Now after painting a terrifying and horrid view of India, let me clarify that it's also balanced, oh so perfectly, with overwhelming heart and natural beauty, a vibrant culture, deep in spirituality and connection, strong family ties, a raw realness that reminds me that I'm alive, and an indescribable vibration that outshines all the rest and keeps us coming back for more. India is incredible and we find ourselves loving it here more and more each day. We really do. I mean, let's be real, India can be really tough at times. It's definitely not all carebears and rainbows. We heard from the beginning when planning a trip to India that we will love and hate it at times... and that it will be the best and hardest thing we will ever do. I'm not sure it's been the hardest thing (Colin's accident and the year after it probably take the cake on that one), but India sure does have a way of hitting you at the core, ... stripping you down... forcing you to see what's the ultimate truth. Atleast, that's been my experience. Although I'm finding my balance here, I still sometimes feel like I'm on a roller coaster, oscillating between being overwhelmed by the poverty, loudness and complete grossness that is ever present and being struck by the pure beauty, unconditional love and compassion that somehow co-exist together. It's an interesting balance for sure. I think I find my peace with it by just accepting it all as the way it is.... breathing it in and allowing it to flow through me... whatever it is. It's life... it's real. Surrender is at the heart of the indian experience.
"...there is so much beauty in the world. sometimes I feel like I'm seeing it all at once and it's too much. My heart fills up like a balloon that's about to burst, and then I remember to relax, and stop trying to hold onto it... and then it flows through me like rain... and I can't feel anything but gratitude." --American Beauty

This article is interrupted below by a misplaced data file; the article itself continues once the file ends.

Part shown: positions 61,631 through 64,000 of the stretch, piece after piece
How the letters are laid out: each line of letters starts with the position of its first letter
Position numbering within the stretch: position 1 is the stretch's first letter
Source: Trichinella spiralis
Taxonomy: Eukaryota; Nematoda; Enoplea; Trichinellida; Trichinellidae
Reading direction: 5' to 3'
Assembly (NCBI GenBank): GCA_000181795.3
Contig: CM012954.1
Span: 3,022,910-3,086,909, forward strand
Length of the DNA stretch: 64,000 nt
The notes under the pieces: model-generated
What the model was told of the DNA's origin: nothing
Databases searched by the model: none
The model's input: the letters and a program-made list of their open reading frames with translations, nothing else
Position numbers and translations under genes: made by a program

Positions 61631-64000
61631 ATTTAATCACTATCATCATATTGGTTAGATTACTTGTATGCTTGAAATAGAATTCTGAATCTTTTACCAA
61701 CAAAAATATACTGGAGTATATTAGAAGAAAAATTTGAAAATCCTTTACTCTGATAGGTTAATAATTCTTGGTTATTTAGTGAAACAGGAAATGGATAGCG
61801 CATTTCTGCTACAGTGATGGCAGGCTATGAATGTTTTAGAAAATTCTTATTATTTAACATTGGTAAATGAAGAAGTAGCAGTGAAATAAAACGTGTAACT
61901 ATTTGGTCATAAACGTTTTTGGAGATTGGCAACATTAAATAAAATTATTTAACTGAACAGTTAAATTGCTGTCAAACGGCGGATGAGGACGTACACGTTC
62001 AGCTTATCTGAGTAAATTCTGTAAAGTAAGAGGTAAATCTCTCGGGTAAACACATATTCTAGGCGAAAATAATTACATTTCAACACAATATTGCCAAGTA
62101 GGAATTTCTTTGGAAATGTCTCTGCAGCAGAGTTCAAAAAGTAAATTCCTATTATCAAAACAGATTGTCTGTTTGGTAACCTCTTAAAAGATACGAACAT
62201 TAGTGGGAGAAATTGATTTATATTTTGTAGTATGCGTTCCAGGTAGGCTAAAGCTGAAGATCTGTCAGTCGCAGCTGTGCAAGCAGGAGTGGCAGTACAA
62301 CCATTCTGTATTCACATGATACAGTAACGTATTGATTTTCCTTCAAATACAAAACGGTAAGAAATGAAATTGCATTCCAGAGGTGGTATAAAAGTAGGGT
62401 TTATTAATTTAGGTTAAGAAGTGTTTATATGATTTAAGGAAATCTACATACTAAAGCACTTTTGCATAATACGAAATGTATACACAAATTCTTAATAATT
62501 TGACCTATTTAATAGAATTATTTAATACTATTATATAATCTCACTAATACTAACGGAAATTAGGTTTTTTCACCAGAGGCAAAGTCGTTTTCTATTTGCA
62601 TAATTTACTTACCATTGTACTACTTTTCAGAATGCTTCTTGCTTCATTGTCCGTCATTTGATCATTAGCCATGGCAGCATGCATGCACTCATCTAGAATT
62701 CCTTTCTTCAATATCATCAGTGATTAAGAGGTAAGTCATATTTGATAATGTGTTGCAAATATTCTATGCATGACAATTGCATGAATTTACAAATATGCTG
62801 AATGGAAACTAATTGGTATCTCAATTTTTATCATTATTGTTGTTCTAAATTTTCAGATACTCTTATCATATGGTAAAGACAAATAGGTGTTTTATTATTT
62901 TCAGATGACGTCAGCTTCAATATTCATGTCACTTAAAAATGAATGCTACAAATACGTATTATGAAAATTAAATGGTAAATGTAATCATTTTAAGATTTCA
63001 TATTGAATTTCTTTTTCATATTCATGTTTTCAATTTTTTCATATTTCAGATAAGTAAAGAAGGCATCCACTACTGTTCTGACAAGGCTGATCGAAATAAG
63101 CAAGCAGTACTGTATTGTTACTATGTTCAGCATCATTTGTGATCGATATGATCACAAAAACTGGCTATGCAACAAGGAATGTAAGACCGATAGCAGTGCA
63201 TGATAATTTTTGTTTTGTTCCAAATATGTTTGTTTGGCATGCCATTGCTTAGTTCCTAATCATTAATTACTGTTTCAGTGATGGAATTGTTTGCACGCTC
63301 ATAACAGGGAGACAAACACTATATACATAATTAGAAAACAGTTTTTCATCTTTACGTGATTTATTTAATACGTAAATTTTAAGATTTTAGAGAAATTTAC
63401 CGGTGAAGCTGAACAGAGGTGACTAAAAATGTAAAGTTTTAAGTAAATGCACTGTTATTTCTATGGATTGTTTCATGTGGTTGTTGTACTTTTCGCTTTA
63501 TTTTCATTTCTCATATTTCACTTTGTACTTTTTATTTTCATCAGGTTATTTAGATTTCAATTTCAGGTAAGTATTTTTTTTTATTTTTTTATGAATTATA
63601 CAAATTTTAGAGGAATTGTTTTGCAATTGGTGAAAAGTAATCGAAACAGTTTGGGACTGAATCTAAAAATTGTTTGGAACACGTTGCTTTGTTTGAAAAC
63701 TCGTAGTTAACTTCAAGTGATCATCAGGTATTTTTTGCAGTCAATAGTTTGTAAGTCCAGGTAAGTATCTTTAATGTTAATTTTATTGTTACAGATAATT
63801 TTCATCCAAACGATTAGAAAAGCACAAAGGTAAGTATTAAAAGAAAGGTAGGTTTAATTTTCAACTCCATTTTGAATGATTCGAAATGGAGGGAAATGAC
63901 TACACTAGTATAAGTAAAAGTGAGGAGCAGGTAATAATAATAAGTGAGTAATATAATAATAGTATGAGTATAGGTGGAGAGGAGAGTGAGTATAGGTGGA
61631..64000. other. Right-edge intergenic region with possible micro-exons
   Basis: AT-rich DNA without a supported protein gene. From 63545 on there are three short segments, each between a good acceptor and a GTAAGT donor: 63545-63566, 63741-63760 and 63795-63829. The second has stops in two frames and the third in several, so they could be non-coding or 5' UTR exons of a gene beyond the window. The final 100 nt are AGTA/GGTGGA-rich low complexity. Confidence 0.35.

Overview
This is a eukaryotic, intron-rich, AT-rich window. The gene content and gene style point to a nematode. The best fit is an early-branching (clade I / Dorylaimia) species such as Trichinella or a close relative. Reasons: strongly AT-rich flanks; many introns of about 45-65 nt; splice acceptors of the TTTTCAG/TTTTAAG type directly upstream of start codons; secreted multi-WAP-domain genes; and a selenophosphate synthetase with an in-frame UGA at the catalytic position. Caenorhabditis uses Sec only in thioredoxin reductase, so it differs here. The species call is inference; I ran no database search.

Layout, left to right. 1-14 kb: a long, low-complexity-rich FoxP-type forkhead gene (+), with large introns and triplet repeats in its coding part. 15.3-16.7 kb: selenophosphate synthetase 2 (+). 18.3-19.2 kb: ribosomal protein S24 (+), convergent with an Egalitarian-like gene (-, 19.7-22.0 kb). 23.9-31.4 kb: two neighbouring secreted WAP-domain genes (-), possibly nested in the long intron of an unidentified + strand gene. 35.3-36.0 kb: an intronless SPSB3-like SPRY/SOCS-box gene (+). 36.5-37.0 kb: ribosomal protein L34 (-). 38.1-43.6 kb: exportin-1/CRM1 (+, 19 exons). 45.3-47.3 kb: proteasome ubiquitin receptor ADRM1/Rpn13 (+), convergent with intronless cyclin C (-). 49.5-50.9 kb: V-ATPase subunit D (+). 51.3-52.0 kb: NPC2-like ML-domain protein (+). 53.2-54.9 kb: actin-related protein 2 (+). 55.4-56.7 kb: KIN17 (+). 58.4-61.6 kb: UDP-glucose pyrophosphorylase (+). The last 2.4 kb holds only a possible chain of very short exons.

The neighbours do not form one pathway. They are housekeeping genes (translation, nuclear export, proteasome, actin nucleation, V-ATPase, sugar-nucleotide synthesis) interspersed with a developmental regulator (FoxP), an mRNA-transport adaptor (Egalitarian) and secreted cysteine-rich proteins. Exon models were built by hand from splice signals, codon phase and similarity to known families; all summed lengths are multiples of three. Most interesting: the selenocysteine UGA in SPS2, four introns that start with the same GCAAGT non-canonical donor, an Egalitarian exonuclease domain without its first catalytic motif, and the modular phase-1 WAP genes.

Sometimes it's harder than others to see the beauty... I'm obviously not perfect. I still create labels that define boundaries and create separation instead of looking for the connections,... noticing the synchronicity of life and the ways that we are exactly the same. I still find myself swimming upstream instead of relaxing, going with the flow, and trusting that life always goes according to plan (just not always my plan). I still fall into the pattern of focusing on the negative, getting caught up in the chaos, ...lost in the scattered thoughts of my own mind and I have to remind myself to just breathe. Just BE. It sounds so simple yet can be so hard to continuously bring my awareness back to the now. It's a practice, like everything I guess, but when I do, it's quite amazing to feel the difference. Things magically shift and life smells a bit sweeter. I notice the smiles from the locals, hear the children playing and laughing, sense the gentle and innocent nature of a cow, appreciate a moment of perfect wordless communication, see something that makes me chuckle to myself, or am touched by the devotional beauty of someone doing puja... and I immediately feel more at peace. I'm present, in the moment, aware, alive... life comes and goes and I see the beauty that exists all around, ... fully connected... yet unattached. It's those times that it really feels like a dream world where everything is connected, anything is possible ("sab kuch milega")... and all is right in the world. And so it is.